Keep the design simple, make the layout easy to follow and eliminate guess work. This is good advice if you’re designing a website or improving the Monster Manual. Yes, the masterminds at Wizards of the Coast have improved the Monster Manual. We’re not just talking about the release of new monsters, we’re talking about redesigned monster stat blocks.
In Bill Slavicsek’s latest Ampersand article Beyond Essentials … (release online yesterday to DDI subscribers) from Dragon#385, he debuted the forthcoming changes to monster stat blocks in 4e D&D. “We’ve reorganized the information to make it easier to use and so that you can immediately find the details you need to run the monsters.”
The changes may not seem that significant at first, but after a side-by-side comparison between the old format and the new, I’m completely sold on these improvements.
Before I get into my thoughts on why this improvement is so great, let’s look at an example of the new stat block side-by-side with the existing stat block. I give you the Kobold Dragonshield, first in it’s current layout and then as presented in Slavicsek’s article.
Here’s the current stat block as it appears in the Monster Manual (generated in Monster Builder).
Here’s the stat block presented in the new format. (Click on the stat block to enlarge.)
Here are my thoughts (good and bad) about the new layout.
Powers Grouped by Category
DDI Makes the Changes More Meaningful
I spent a lot of time as a player in 4e D&D before I took my turn behind the DM’s screen. The new design presents the monster’s powers in much the same way the player’s powers are presented in the Players Handbook. This makes the transition from player to DM a lot easier. This is especially important for new DMs just discovering D&D.
When I’m running monsters with a lot of powers I often overlook stuff because I didn’t realize it was an immediate interrupt or a minor action. By grouping powers into categories based on action type I can use the monster more effectively. The truly dangerous monsters live up to their full potential. I’m a lot less likely to miss something because it looked like every other power.
The new formatting does take up a little bit more real estate, which does trouble me a little bit. If the monster stat blocks are longer because of the new layout then something’s going to be sacrificed in future monster manuals (assuming they don’t increase the number of pages). It begs the question, what was left out? Do we get less art, skimpier flavour text or fewer monsters?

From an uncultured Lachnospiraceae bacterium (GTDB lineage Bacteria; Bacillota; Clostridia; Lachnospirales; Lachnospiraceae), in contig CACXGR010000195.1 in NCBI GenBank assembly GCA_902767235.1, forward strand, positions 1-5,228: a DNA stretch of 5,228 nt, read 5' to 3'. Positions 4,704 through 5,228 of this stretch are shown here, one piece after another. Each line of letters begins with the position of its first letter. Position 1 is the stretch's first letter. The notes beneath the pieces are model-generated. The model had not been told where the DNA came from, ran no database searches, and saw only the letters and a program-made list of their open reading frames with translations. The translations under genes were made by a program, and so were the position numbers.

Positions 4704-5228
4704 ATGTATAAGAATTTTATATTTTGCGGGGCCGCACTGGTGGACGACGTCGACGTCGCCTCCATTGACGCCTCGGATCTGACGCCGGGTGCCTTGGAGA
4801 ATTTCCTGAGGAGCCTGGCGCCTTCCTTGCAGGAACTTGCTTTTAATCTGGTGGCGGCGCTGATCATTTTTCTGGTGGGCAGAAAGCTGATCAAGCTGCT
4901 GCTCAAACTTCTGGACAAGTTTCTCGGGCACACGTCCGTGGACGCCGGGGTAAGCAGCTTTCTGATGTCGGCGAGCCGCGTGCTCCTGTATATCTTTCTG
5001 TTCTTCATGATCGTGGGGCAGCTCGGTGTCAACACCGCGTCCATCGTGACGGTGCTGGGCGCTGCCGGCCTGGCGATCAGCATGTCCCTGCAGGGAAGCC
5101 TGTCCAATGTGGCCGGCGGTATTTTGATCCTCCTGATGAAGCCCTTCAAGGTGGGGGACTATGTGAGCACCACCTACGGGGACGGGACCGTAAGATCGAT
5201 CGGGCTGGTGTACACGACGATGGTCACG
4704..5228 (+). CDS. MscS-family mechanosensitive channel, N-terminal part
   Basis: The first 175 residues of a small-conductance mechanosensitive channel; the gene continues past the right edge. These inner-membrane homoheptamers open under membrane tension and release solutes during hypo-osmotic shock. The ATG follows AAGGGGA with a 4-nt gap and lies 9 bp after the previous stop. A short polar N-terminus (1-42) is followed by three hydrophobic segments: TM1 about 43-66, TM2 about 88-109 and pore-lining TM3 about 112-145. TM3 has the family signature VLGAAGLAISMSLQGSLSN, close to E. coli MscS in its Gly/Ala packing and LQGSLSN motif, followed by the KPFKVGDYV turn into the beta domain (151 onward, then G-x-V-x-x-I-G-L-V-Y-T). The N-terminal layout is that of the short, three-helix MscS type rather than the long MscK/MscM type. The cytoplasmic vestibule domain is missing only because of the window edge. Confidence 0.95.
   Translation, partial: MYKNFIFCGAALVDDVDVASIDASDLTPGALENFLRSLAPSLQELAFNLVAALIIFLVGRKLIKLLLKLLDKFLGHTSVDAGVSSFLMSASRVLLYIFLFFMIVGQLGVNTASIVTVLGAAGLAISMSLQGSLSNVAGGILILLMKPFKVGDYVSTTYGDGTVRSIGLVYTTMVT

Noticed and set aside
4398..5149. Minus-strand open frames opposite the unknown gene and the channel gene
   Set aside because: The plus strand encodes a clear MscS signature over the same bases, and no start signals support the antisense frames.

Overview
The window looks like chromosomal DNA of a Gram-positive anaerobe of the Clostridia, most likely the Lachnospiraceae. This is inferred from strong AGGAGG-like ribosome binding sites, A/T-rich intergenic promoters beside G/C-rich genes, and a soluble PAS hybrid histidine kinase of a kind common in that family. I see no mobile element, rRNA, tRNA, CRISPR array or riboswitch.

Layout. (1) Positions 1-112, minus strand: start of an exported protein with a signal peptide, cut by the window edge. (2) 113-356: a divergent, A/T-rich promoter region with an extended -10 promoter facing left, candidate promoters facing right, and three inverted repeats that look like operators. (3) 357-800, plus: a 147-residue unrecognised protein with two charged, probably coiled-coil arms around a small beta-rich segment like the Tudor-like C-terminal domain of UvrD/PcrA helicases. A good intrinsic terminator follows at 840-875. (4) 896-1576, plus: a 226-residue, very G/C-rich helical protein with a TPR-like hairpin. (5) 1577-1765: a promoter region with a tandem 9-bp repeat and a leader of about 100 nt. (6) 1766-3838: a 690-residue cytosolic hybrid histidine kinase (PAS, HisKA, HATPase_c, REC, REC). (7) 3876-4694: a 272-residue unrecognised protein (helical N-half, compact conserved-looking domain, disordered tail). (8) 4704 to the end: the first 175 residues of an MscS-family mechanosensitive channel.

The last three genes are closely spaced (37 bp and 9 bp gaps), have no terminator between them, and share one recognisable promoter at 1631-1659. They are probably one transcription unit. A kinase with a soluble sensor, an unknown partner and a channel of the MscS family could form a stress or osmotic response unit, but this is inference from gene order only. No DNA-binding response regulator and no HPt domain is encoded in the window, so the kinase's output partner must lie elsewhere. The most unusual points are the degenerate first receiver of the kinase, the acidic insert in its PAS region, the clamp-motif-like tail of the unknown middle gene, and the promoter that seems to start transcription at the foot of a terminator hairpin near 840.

With so much of the game shifting to online tools, this kind of design change doesn’t mean that we have to go out and purchase new books just because the monster stat blocks were changed. All of the monsters in Monster Manual and Monster Manual 2 (as well as every other official release) are available to DDI subscribers in the Monster Builder. I can only assume that Monster Builder will get a back-end fix and all the great material already available online will automatically be converted to the new layout. We’ll see these changes first hand in June with the release of Monster Manual 3. If the Monster Builder hasn’t been updated with the new format by then, I’d expect to see it applied in the next update in July. If it happens any later or if it doesn’t happen at all, Wizards has done its subscribers a huge disservice.
It’s interesting to note that none of the information or detail was changed. They’ve taken the existing content and rearranged it. There were no rule changes or new powers added. It’s simply an interface improvement. And sometimes it’s this kind of simple fix that has the greatest impact to the game. I for one can’t wait to use monsters presented in the new format against my PCs. I think they’ll find that many of the monsters they thought they knew suddenly seem a lot more powerful.
Be sure to visit Dungeon’s Master again later today when Suddry weighs in with his take on these changes. See Wizards Delivers a Monster Makeover (Part 2).